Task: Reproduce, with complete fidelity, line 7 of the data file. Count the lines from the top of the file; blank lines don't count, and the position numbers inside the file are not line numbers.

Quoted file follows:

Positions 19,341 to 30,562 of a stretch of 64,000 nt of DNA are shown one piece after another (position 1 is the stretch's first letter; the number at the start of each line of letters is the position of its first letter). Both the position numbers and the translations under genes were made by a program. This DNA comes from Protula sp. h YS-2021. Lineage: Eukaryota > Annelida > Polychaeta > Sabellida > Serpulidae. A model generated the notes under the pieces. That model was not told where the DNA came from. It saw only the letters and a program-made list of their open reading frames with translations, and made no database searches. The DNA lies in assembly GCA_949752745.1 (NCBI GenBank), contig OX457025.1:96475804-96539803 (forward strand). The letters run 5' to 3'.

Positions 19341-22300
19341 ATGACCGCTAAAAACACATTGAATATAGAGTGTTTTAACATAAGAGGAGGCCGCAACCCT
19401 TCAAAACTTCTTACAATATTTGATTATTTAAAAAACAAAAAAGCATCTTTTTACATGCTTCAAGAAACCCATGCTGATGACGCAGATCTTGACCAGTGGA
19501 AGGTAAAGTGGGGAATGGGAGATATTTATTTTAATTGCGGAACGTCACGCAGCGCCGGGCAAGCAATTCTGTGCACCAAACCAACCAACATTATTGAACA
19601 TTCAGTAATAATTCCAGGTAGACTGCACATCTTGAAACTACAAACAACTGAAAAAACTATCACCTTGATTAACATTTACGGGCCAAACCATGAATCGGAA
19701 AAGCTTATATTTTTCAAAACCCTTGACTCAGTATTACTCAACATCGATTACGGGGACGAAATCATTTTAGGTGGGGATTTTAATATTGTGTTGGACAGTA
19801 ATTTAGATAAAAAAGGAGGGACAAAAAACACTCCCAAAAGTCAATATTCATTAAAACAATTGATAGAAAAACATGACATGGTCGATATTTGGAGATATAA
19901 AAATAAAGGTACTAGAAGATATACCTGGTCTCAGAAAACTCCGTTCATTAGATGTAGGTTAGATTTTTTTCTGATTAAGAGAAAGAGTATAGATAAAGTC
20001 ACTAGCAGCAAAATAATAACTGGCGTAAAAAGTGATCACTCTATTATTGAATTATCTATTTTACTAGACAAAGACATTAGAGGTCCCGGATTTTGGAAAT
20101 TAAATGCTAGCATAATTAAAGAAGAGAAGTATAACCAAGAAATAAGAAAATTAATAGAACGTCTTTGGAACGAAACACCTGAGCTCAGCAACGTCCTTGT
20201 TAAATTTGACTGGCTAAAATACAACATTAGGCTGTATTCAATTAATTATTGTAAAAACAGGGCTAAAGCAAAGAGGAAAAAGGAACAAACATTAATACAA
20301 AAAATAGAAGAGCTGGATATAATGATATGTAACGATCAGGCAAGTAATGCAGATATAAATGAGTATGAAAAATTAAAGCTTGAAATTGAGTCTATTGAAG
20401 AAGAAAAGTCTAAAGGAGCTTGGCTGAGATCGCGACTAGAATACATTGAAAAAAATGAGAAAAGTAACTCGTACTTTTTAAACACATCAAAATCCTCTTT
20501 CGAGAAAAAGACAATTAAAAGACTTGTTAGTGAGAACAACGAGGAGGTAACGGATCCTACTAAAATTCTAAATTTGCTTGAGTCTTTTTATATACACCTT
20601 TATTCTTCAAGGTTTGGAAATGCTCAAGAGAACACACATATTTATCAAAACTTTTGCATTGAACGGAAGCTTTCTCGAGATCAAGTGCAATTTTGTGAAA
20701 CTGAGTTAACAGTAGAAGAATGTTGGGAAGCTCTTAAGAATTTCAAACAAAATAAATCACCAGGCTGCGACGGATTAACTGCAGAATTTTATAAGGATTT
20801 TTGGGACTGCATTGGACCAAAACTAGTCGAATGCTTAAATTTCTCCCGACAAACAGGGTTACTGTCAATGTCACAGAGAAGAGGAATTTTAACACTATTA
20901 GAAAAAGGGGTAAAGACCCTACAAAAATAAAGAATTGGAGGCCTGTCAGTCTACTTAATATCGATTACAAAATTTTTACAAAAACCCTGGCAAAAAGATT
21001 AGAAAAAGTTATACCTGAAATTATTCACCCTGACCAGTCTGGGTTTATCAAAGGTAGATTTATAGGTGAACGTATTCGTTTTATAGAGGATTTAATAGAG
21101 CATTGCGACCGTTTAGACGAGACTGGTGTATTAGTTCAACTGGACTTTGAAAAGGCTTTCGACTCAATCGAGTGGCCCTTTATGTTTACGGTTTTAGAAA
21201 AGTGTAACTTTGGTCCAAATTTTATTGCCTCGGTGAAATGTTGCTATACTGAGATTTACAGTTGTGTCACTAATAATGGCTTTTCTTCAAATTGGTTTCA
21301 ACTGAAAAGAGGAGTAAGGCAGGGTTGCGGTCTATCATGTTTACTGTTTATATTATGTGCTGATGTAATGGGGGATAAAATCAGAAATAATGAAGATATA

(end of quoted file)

19701 AAGCTTATATTTTTCAAAACCCTTGACTCAGTATTACTCAACATCGATTACGGGGACGAAATCATTTTAGGTGGGGATTTTAATATTGTGTTGGACAGTA